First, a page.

Ornate wood turtles are among the easiest of semi-aquatic turtles to care for. Their captive care is identical in many ways to that of the eastern box turtles (Terrapene) and the North American wood turtles (Glyptemys).
Although I highly recommend R. p. manni to the turtle enthusiast, it cannot be emphasized enough that an outdoor enclosure, at least for the summer months, is the best way to provide proper captive care for this turtle. Although ornate wood turtles are highly aquatic, especially while young, they are not true pond turtles and require a large land area in which to roam and hunt for food. And although R. p. manni is drought tolerant, it is also best that enclosures include a large body of shallow water (5 to 6 inches deep) in which the turtles can and will soak.
A suitable enclosure (indoors or outdoors) will measure around 6 feet wide by 8 feet long and 8 inches tall, with an easily accessible freshwater pond area about one-third of the enclosure's size. Substrate should consist of approximately 8 inches of loose, sandy soil. Plant the enclosure with tropical or tropical-looking plants, such as broad-leaf cannas or pokeberry, which will give these non-basking turtles adequate escape from the heat of the day and the privacy that helps them to thrive. They enjoy the darkness of tropical forests, and this atmosphere should be replicated in captivity as best as possible.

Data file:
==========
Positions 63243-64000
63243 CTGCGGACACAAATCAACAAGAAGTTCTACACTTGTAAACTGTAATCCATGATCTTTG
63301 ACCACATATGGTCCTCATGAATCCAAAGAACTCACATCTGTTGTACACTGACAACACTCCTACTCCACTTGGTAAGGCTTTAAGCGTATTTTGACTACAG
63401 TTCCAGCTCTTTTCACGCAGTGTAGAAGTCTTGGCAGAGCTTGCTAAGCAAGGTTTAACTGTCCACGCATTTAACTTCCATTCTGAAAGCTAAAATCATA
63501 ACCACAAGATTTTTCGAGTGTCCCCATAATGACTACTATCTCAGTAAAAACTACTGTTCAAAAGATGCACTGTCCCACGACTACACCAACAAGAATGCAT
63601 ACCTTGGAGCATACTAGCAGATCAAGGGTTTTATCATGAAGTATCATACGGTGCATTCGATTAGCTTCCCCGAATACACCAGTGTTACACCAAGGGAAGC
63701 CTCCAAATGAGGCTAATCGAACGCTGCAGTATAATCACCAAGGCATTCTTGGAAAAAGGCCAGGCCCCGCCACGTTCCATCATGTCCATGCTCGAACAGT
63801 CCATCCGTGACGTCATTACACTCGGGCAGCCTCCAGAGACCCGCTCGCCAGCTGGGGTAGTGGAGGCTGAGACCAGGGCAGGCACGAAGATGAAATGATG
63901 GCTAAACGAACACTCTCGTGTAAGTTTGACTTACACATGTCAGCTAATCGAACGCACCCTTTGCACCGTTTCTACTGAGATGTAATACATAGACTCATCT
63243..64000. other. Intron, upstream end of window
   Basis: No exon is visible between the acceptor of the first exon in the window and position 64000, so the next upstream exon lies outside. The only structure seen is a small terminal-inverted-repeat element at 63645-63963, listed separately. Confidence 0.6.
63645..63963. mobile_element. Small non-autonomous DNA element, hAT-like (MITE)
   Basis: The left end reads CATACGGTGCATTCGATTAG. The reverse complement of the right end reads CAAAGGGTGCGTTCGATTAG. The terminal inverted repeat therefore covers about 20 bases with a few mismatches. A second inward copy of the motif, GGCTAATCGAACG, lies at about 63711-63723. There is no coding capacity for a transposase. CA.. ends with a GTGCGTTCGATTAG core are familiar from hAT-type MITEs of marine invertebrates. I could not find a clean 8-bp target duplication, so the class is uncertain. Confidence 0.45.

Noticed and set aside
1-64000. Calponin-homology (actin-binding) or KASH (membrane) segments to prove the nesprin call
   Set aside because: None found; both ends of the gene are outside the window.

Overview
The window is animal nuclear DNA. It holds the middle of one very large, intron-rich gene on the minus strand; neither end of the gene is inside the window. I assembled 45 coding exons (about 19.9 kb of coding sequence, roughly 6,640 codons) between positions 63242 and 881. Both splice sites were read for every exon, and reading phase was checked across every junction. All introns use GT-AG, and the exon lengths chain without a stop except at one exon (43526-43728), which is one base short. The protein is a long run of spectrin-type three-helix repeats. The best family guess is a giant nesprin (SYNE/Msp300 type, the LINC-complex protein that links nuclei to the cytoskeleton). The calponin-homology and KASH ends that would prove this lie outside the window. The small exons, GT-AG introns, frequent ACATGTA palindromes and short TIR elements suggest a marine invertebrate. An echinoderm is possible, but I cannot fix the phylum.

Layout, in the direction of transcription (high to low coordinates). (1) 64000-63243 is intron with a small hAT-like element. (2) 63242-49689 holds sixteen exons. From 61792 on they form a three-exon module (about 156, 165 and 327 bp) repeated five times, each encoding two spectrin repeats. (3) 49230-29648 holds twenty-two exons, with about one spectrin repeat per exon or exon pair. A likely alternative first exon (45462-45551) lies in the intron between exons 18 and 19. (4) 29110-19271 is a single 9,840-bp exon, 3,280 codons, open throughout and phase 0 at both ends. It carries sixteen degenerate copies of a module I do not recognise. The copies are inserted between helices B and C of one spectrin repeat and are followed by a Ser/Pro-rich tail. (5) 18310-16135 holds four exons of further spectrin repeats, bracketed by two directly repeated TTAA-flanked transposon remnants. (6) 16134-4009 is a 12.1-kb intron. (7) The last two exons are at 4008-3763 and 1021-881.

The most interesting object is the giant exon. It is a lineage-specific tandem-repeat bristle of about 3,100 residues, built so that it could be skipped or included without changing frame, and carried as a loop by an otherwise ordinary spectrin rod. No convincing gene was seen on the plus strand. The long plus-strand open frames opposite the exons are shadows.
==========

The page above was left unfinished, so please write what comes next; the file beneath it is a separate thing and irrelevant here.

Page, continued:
Ornate wood turtles love to dig for food and, like eastern box turtles, they have been documented as listening for invertebrates beneath the soil. As omnivores, they also feed on fresh fruits and vegetables, such as bananas, melons and collard greens, as well as small mammals, such as mice and invertebrates such as grubs, beetles and earthworms. Allowing your turtles to dig for some of their own food is enriching to them and will make for much healthier specimens.
If you keep your turtles outdoors, be sure you have a backup enclosure indoors, in which to keep your turtles, even if just for the night, if winter weather becomes severe. Comfortable temperatures for the ornate wood turtle are between 76 and 86 degrees Fahrenheit. Slight fluctuations of temperature by a few degrees are expected and are typically tolerated well at night. Humidity should be around 60 percent.
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